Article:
TIL that if you don't want your commands to show in history, e.g., you are entering passwords, you can type this command (note that it is preceded by a prompt):
alex@mylaptop$ eval `cat`
then cat reads the command from standard input, and you can hit ^D on the next line to end the command. No matter which shell you are using (bash, zsh, fish) or what your settings are, the command will not be saved in history. Finally, eval does not create a subshell, which is very convenient because any variables you set, changing directory, etc., changes your shell context instead of getting lost.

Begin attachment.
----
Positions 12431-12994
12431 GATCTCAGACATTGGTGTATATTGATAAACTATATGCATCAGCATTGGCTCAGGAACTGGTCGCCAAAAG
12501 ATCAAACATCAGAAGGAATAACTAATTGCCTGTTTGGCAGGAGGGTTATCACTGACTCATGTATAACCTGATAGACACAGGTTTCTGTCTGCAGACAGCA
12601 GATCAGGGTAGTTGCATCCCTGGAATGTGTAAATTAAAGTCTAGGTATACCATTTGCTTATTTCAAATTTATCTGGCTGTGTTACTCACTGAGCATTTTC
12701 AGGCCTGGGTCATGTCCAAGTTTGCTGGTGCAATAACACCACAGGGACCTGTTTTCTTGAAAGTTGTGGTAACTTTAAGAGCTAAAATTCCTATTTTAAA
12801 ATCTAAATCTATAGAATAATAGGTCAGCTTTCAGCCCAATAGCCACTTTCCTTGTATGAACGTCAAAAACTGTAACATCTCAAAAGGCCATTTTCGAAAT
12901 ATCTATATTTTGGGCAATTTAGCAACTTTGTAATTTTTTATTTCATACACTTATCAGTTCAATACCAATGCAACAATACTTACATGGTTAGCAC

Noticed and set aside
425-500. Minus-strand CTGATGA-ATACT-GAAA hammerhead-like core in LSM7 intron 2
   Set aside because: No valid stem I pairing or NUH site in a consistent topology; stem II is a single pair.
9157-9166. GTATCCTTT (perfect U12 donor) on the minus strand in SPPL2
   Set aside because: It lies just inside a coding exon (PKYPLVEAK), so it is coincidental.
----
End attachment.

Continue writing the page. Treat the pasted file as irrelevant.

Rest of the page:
BTW, if you accidentally get a password stuck in your history, you can use "history" to display the history, "history -d <line>" to delete that line, and "history -w" to make sure that your change gets written.